In this post, we explored the science of what makes a high performer, and how you can use a few strategies to improve your game in emergency medicine. By practicing deliberately, seeking continuous feedback and using audit data to guide your learning, your growth curve should continue to accelerate and your patients will reap the benefits.
- Ericsson, K., Krampe, R., Tesch-Römer, C. (1993). The Role of Deliberate Practice in the Acquisition of Expert Performance. Psychological Review 100(3), 363-406.
- Driskell, J., Copper, C., Moran, A. (1994). Does mental practice enhance performance? Journal of Applied Psychology 79(4), 481-492.
- Szameitat, A., Shen, S., Sterr, A. (2007). Motor imagery of complex everyday movements. An fMRI study. NeuroImage 34(2), 702-713.
- Arora, S., Aggarwal, R., Sirimanna, P., Moran, A., Grantcharov, T., Kneebone, R., Sevdalis, N., Darzi, A. (2011). Mental Practice Enhances Surgical Technical Skills. Annals of Surgery 253(2), 265-270.
- Lorello, G., Hicks, C., Ahmed, S., Unger, Z., Chandra, D., Hayter, M. (2016). Mental practice: a simple tool to enhance team-based trauma resuscitation. CJEM 18(2), 136-142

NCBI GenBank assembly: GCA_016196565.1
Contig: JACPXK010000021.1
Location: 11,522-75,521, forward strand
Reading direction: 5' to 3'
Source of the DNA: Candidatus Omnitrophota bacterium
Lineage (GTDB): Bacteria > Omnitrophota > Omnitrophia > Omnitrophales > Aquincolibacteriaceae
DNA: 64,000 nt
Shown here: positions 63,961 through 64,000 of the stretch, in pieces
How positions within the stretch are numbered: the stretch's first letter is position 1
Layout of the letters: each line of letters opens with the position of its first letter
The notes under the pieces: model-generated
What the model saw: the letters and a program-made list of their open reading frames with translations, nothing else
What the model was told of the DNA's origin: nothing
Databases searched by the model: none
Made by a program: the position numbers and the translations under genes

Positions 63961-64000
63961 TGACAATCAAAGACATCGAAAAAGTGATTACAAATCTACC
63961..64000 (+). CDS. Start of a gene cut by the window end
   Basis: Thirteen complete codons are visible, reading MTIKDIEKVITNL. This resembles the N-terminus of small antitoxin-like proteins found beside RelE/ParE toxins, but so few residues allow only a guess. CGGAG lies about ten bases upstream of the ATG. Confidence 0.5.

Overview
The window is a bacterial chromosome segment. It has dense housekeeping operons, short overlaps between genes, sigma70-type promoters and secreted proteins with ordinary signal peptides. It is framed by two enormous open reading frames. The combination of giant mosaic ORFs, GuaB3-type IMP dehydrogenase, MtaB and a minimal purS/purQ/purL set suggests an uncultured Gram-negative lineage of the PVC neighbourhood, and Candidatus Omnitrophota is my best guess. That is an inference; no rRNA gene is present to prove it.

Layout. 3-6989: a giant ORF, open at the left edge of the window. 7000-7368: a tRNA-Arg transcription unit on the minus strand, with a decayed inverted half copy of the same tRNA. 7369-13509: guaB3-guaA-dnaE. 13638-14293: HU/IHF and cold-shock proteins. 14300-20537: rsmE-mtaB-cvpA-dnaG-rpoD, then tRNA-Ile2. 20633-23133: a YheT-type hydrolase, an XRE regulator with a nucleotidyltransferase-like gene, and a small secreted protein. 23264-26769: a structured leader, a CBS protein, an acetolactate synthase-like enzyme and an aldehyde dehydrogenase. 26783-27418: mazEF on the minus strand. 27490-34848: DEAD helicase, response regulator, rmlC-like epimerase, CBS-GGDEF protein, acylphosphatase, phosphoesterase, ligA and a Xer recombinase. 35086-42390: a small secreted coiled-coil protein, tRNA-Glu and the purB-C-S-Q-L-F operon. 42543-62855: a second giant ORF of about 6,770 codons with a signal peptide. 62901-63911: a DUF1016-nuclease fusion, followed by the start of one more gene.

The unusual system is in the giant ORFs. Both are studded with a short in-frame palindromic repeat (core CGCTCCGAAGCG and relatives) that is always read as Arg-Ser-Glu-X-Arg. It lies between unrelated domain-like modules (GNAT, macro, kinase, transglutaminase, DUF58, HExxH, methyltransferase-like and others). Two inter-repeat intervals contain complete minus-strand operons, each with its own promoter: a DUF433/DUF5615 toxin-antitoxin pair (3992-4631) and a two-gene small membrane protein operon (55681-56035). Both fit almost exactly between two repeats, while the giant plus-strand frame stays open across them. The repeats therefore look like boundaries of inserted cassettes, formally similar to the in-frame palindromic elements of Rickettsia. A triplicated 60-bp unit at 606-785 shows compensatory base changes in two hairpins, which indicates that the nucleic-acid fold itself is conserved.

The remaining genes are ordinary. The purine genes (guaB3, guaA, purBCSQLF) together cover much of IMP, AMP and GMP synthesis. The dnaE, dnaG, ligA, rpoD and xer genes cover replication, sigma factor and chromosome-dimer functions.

- Riggs, J., McGowan, M., Petrosoniak, A., Hicks, C. (2020). Mental practice as a novel learning strategy for donning and doffing personal protective equipment during the COVID-19 pandemic. CJEM.
- Hicks, C., Petrosoniak, A. (2018). The Human Factor Optimizing Trauma Team Performance in Dynamic Clinical Environments. Emergency Medicine Clinics of North America 36(1), 1-17.
- Ivers, N., Jamtvedt, G., Flottorp, S., Young, J., Odgaard‐Jensen, J., French, S., O’Brien, M., Johansen, M., Grimshaw, J., Oxman, A. (2012). Audit and feedback: effects on professional practice and healthcare outcomes. Cochrane Database of Systematic Reviews 6(6), CD000259.
- Gupta, R., Mercuri, M., McCulloch, A., Monteiro, S., Mastoras, G., Krywenky, A., Chan, T., Mondoux, S. (2020). Regional needs assessment for emergency physician audit and feedback. CJEM 22(4), 542-548.
- Dowling, S., Mondoux, S., Bond, C., Cheng, A., Kwok, E., Lang, E. (2020). Audit and feedback for individual practitioners in the emergency department: an evidence-based and practical approach. CJEM 22(4), 528-533.